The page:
By Catherine Winter
Those of us who have always dreamt of abundant food gardens have likely had pretty grandiose ideas about what we’d like to cultivate. When I moved to this house, I looked at the land around my home and imagined it brimming with all manner of fruit trees and berry bushes, and lush gardens practically spilling over with cucumbers, tomatoes, and pumpkins. Damn, was I wrong.
You see, this house is right on the mountainside, which means that there are only a couple of inches of (poor) soil before I hit solid rock, and the tall trees around the property stop sunlight from reaching all but a few choice areas. I put some raised beds in those spots, but the tender plants I tried to grow ended up being obliterated by inclement weather. Needless to say, after four growing seasons, I have a pretty solid idea about what will and will not grow on this property, in my frustrating, cold, downright infuriating 4b agricultural growing zone.
Rather than being discouraged by the fact that I will never be able to grow a decent tomato or melon here, I’ve learned the invaluable lesson that working with the land I have is far easier on both my wallet and my heart than fighting with it. I could have spared myself a lot of heartache if I had followed the number one rule of permaculture and observed my land for a full year before planting anything, but sometimes eagerness and enthusiasm drown out common sense. Live and learn, right?
Raised beds are a great option in our area, but the wet summers and long, cold, snowy winters wreak havoc on wooden beds, requiring them to be rebuilt every other year. I have a gorgeous, large hugelkultur bed for my medicinal herbs, but that took a few years to build up with classic lasagna gardening techniques, and I need something quicker and easier for this year’s garden. The solution? Straw bales.
Straw Bale Gardening
These are great because you can just plop some bales in an area that get a fair amount of sunlight over the course of the day, and get gardening. You don’t need to put any effort into building raised beds (although it’s not a bad idea to brace the bale sides in some way, since they can fall apart over the season as they decompose and get squidgy), and the very process of their decomposition creates nutrients for whatever you grow inside them. The decomp process also creates heat, so you can plant seeds earlier than you could in a standard earth bed.
The key is to ensure that you source your bales from an organic farm, otherwise you’ll just end up contaminating your land, your food, and your own body with the pesticides and other poisons that have been sucked up into the straw. Once they’ve been placed in position, they just need to be soaked daily for a couple of weeks prior to planting to condition them. Some people just use water, but the consensus seems to be to add a fair bit of fertiliser when soaking so there are tons of nutrients available to your growing plants. This is especially important for heavy feeders like squashes, brassicas, and melons.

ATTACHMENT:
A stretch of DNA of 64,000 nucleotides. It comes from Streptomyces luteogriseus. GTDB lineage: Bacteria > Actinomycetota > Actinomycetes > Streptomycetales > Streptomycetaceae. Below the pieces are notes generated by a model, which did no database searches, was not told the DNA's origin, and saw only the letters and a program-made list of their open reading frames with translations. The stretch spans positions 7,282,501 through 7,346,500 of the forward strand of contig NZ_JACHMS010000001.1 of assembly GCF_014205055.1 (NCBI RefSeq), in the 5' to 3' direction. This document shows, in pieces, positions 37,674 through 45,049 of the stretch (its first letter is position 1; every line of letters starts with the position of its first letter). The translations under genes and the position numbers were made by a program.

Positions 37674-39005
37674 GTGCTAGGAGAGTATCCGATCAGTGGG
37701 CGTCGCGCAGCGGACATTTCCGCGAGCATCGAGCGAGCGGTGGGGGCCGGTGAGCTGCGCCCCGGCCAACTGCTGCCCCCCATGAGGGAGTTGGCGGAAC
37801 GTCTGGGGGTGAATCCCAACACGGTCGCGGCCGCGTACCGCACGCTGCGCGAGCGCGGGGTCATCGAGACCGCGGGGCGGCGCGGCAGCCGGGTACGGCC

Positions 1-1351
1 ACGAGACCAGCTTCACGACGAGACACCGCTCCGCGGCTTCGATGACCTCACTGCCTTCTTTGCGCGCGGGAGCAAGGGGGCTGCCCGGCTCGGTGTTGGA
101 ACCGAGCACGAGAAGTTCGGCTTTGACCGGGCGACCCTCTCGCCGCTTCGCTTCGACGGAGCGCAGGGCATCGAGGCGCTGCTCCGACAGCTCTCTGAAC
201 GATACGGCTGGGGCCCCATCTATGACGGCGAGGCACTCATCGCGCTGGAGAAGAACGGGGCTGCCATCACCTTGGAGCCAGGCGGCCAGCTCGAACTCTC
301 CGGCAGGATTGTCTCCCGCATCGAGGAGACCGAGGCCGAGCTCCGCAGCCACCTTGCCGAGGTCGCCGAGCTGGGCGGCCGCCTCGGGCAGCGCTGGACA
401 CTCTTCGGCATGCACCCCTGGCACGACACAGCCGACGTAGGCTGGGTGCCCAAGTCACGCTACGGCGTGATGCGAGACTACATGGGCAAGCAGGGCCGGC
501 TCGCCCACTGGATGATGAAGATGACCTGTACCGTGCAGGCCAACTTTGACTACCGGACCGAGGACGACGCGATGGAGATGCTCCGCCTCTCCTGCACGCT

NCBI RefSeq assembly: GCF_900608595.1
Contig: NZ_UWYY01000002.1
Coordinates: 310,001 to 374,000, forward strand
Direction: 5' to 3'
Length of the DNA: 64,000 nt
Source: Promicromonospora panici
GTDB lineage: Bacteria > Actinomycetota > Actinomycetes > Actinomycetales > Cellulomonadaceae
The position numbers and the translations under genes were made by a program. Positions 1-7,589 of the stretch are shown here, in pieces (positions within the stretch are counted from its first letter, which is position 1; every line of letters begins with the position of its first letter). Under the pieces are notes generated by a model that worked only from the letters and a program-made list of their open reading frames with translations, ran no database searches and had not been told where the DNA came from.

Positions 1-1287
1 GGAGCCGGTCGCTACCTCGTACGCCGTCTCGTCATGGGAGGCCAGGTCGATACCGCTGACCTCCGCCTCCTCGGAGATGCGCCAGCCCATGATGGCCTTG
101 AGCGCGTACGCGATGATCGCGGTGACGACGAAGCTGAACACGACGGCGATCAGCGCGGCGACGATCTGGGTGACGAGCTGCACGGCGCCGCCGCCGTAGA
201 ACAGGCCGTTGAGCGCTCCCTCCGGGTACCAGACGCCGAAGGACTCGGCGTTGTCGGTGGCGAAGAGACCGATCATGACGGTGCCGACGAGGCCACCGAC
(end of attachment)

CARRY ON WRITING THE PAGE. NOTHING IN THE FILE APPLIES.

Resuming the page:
Grow for Your Zone!
As mentioned earlier, I’ve learned what will and won’t grow well on my property, in this frigid little zone with a crazy-short growing season, so I’m focusing on plants that I know will thrive. Leafy greens such as lettuces, spinach, and chard grow well, and as long as I keep cloth or mesh over them so the cabbage moth caterpillars don’t obliterate them, brassicas such as broccoli, kale, tatsoi, and collards can thrive here too. We’ll often get colder snaps right into June (even had hail last July!) so I need to make sure I only grow hardy plants that won’t fall apart with inclement weather.
I’ve learned my lesson about attempting to grow tomatoes or eggplants, so I’m aiming to try to grow some pumpkins, zucchini, onions, and root vegetables like carrots, turnips, rutabagas, and beets instead. Sturdy, stubborn plants that won’t shriek and wilt at the first sign of imminent danger. Interestingly, peas and beans also thrive here, so I’m going to cover my gazebo in climbing varieties and let them go nuts.
I’ll be planting hardy sunflowers, amaranth, and popcorn around the garden’s periphery, as well as the usual pollinators and repellents such as borage, calendula, and milkweed. I’ve been scattering native wildflower seeds all around my property for a few years now, so there’s a startling amount of asters, ox-eye daisies, bachelor’s buttons, echinacea, lupines, and vetches around, and I’m happy to say that I have never seen so many bees in one place as I have seen in my garden over the last two summers. It’ll be interesting to document this year’s garden to see what thrives and what falls apart, so hopefully I can share gems of information with the rest of you so you can learn from my successes as well as my failures.